Pedersen, Scott C. and Rholf Muller, “Nasal-Emission and Nose Leaves” in Bat Evolution, Ecology, and Conservation, ed. Rick A. Adams and Scott C. Pedersen, 71-91. New York: Springer Press, 2013.
Catania, Kenneth C. and Fiona E. Remple. “Tactile Foveation in the Star-Nosed Mole.” Brain, Behavior, and Evolution 63 (2003): 1-12.
Milweski, Antoni V. and Ellen S. Dierenfeld. “Structural and functional comparison of the proboscis between tapirs and other extant and extinct vertebrates.” Integrative Zoology 8 (2013): 84-94.
More From Thats Life [Science]
- Sleeping One Hemisphere at a Time
- Through the Mycologist's Hand Lens: Deceptive Decomposers
- Life Science in Outer Space!
- 5 Things You Didn’t Know About Rats
- Watermelon Snow
- Critter Candid Cam
- Three Cool Plants in Hot Places
- A parasite only a moth could love
- Telling tales of plants and their names
- The Colorful World of Primate Hair
- Where do fish go in winter?
- You Scratch My Back and I’ll Scratch Yours
- Alien Microbes: How studying hyperthermophiles can help us discover life on other planets
- Life, the universe, and everything: Dreams of being a biophysicist
- Bug Sleuth – One Entomologist’s Mission to ID a Mysterious Swarm of Wasps
- Horny and Hungry: The Dilemma of Sexual Cannibalism
- Who’s who? The elusive difference between butterflies and moths
- Tuberculosis - A Romantic Disease?
- Ode to a Few Arachnids
- Monotropa uniflora - This wildflower is pretty wild
- Eavesdropping in the Animal Kingdom: Sneaky Creatures Just Trying to Get Ahead
- Trypanosomes - A Weird Pathogen You Haven't Heard Of
- A Beautiful 9/11 Tribute, but a Fiasco for Migratory Birds
- Cats can have AIDS, too.
- Part 2: Does catching Pidgeys help you notice Pigeons? Interviews with Pokémon Go Researchers
- Biodiversity in my Backyard: Encounters with Pidgeys and Dratinis, Part 1
- Fins, Limbs, Rays, and Digits – A Beginner’s Guide to Terrestrial Living
- Fins, Limbs, Rays, and Digits – A Beginner's Guide to Terrestrial Living
- Five things that really stink about the Brown Marmorated Stink Bug
- Tricks but no Treats - An Orchid’s Guide to Making a Fool of Your Pollinator
- Tracking the lost years - where do baby sea turtles grow?
- Posing as a Bird Mama: the adventures of a researcher-turned-bird-parent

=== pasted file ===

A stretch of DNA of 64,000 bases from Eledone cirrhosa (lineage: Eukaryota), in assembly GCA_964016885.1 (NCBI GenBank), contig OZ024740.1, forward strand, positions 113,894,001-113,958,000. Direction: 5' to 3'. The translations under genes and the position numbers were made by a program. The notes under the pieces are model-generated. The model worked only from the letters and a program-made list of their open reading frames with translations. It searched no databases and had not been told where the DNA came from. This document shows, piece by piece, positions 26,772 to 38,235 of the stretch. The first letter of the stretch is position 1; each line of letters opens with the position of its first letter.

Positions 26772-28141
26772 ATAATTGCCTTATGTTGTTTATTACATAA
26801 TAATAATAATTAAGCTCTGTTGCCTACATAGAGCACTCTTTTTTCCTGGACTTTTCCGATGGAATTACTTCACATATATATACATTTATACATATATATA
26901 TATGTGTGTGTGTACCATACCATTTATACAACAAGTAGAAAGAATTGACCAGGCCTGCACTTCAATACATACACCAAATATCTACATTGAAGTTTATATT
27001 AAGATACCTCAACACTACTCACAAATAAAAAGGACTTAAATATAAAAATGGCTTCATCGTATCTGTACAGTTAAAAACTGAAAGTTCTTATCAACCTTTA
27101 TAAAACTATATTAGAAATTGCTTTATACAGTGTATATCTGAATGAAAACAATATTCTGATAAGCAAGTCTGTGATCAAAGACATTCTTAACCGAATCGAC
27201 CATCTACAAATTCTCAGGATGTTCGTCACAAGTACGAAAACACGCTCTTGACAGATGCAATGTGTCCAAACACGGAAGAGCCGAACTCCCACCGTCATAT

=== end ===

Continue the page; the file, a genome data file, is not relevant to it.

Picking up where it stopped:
- Hot moves and sexy sons · When Boys Become Men By Dancing
- The hungry caterpillar in real life
- Mantis Shrimp Vision - Seeing in Secret Code
- When It Comes to Bird Beaks - Size Matters
- Is your gut trying to kill your resolve? · Mind over microbe
- Recent talk of walls in the media has brought up a lot of emotions, but what do walls do in nature? · When a Wall is just a Wall
- Bees are more than buzzing insects around you · May the Bees Be With You: Maintaining the Sweet Balance in Life
- Neither a toad nor a worm · Nematodes: The super microscopic animal!
- Snap! Flash! Bang! Find out how ocean-dwelling pistol shrimp fire bubble ‘bullets’ to stun their unsuspecting prey. · How Pistol Shrimp Kill with Bubbles
- Who needs males after all?
- Ecology and Behavior of Woodchucks · Opposition Research on My Garden’s Greatest Nemesis
- Vision in Jumping Spiders · Watching Your Every Move
- Slimed and Consumed - The Blob is Real!
- The Evolution and Ecological Impacts of Cats · Lion in Sheep's Clothing
- What happens when frogs have to compete for acoustic space and a chance to be heard? · Struggling to be Heard - Competition in a Complex Soundscape
- Think Genghis Khan and Napoleon were the most successful invaders? Think again. · Invasive Species and Invasion: Part 1
- When, and how, terror birds invade
- 8 Reasons Plants Are Amazing
- Too Clean for Comfort · How our obsession with cleanliness might be hurting our health
- Stop, evaluate, and listen - serotonin surges when a female is present
- No Teeth, Long Tongue, No Problem - Adaptations for Ant-eating
- The Good, the Bad, and the Ugly - Predators, Parasitoids, and Parasites
- How our microbiome affects our health and vice versa · If you don't care for your microbiome, you might want to start
- Finding new ways to grow bacteria to progress science · Culturing the Least Cultured Members of Society
- Hit the Road Jack
- What Happened to Your Nose?
- Building better plants - Norman Borlaug and the Green Revolution
- Love Songs for Nobody - Birdsong in Winter
- We know we get infections from time to time. Why does this happen? · The Evolution of Virulence
- How cheese rinds may be a valuable tool for microbial discovery · The Unseen World – On Cheese?
- Find Me Where the Wild Things Are
- A commentary on how to make science more ‘clickable’ · You won’t believe this simple trick to tell if your coral is healthy or not
- Some species hide in plain sight, but scientists have ways to suss them out · Cryptic Species Hide in Plain Sight
- Minuscule Hitchhikers Pinch a Ride · Creature Feature - Pseudoscorpions
- World Fish Migration Day 2016!
- Walking With Giant Anteaters
- Why we should care about sea turtles · When A Sea Turtle Balanced Earth
- More ›